Title: Lessons in Chemistry
Author: Bonnie Garmus
Date Read: July 29, 2022
Two Feminist Snaps!
Special thanks to my cousin, Susan, for passing this gem along!
I thoroughly enjoyed the time spent with the characters in this book, and I learned some more chemistry along the way as well! “That brings us to the third bond,” Elizabeth said, pointing at another set of molecules, “the hydrogen bond-– the most fragile, delicate bond of all. I call this the ‘love at first sight’ bond because both parties are drawn to each other based solely on visual information: you like his smile, he likes your hair. But then you talk and discover he’s a closet Nazi and thinks women complain too much. Poof. Just like that the delicate bond is broken. That’s the hydrogen bond for you, ladies– a chemical reminder that if things seem too good to be true, they probably are.”
Elizabeth Zott is a wonderfully appealing heroine; a talented and intelligent chemist sidelined by the misogynist and patriarchal limits of the 1960s culture in which she resides. As she explains: “…we’re by-products of our upbringings, victims of our lackluster educational systems, and choosers of our behaviors. In short, the reduction of women to something less than men, and the elevation of men to something more than women, is not biological: it’s cultural. And it starts with two words: pink and blue. Everything skyrockets out of control from there.”
But Elizabeth is too unflinchingly self-aware to let others, especially sub-par male chemists, hold her back. After being fired from her research position, she is depressed and desperate– and she unwittingly becomes the host of a television cooking show, Supper at Six.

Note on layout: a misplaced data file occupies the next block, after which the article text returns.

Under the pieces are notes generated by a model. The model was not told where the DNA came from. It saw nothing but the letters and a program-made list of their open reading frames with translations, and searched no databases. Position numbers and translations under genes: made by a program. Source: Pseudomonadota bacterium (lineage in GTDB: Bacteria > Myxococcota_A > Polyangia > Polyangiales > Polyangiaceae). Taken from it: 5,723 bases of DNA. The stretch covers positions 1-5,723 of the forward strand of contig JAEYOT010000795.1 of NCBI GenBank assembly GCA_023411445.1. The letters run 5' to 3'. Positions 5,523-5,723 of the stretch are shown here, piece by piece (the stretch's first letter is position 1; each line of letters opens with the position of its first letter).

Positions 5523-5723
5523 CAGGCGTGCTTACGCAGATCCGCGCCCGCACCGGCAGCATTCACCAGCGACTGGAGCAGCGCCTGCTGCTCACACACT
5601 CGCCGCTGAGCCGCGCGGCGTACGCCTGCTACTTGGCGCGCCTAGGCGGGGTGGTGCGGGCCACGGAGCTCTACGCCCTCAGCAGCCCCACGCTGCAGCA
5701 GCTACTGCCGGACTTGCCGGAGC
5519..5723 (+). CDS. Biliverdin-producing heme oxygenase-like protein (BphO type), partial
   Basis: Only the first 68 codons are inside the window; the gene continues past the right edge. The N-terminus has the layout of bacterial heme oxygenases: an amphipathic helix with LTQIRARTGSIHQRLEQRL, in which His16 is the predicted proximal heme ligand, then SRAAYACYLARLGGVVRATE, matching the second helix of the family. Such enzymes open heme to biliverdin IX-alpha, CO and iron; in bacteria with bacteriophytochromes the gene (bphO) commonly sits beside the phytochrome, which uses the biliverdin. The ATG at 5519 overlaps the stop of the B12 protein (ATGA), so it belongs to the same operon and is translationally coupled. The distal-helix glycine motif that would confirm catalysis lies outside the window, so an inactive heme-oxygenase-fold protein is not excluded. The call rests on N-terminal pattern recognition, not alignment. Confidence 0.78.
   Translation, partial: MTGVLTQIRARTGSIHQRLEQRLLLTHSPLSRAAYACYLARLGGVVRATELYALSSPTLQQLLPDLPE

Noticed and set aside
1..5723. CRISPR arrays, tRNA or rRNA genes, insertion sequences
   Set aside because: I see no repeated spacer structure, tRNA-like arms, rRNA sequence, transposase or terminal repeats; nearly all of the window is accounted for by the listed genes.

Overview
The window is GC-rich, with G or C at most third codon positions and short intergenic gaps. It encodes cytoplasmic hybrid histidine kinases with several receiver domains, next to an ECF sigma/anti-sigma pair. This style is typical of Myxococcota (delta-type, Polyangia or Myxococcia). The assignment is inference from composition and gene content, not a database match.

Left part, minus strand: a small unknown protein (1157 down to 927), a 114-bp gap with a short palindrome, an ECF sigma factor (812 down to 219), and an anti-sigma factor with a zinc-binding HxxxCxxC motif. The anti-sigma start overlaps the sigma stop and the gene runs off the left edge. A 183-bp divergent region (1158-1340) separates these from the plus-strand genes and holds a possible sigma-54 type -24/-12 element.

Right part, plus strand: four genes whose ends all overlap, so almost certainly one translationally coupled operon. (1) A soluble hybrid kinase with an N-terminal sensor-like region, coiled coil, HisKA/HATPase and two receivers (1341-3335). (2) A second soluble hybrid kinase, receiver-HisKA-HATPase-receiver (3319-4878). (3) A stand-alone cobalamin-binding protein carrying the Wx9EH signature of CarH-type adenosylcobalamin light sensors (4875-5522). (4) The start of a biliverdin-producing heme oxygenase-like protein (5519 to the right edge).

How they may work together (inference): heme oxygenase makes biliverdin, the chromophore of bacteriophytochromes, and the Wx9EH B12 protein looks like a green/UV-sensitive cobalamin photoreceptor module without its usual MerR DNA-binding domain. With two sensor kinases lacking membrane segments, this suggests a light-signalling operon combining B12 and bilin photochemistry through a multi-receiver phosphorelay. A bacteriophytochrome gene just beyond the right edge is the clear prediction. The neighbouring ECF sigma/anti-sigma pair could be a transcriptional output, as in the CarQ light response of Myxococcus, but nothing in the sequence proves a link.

Elizabeth is a remarkable feminist icon who would likely eschew the title. Transitioning from chemist to cooking show host– she defiantly swaps out the stock kitchen curios of the TV set for a streamlined lab in which to perform the chemistry of cooking. Listen in: “After you’ve rubbed the steak with a halved clove of fresh garlic… sprinkle both sides of the meat with sodium chloride and piperine. Then, when you notice the butter foaming” — she pointed to a hot cast-iron skillet — “place the steak in the pan. Be sure and wait until the butter foams. Foam indicates that the butter’s water content has boiled away. This is critical. Because now the steak can cook in lipids rather than absorb H20.”
In the novel, Zott’s TV cooking show has a powerful effect on her audience. She treats cooking as a chemistry, which of course it is, and gives her viewers instructions like: “combine one tablespoon acetic acid with a pinch of sodium chloride.” She is not only teaching women to cook, she is encouraging them to take control of their lives. So before her tag line sign off, “Children, set the table. Your mother needs a moment to herself!” Zott offers a thirty-minute, five-day-a-week lesson in life. And not in who we are or what we’re made of, but rather, who we’re capable of becoming:
“Whenever you feel afraid, just remember. Courage is the root of change – and change is what we’re chemically designed to do. So when you wake up tomorrow, make this pledge. No more holding yourself back. No more subscribing to others’ opinions of what you can and cannot achieve. And no more allowing anyone to pigeonhole you into useless categories of sex, race, economic status, and religion. Do not allow your talents to lie dormant, ladies. Design your own future. When you go home today, ask yourself what YOU will change. And then get started.”
Grab this one, you’ll love it.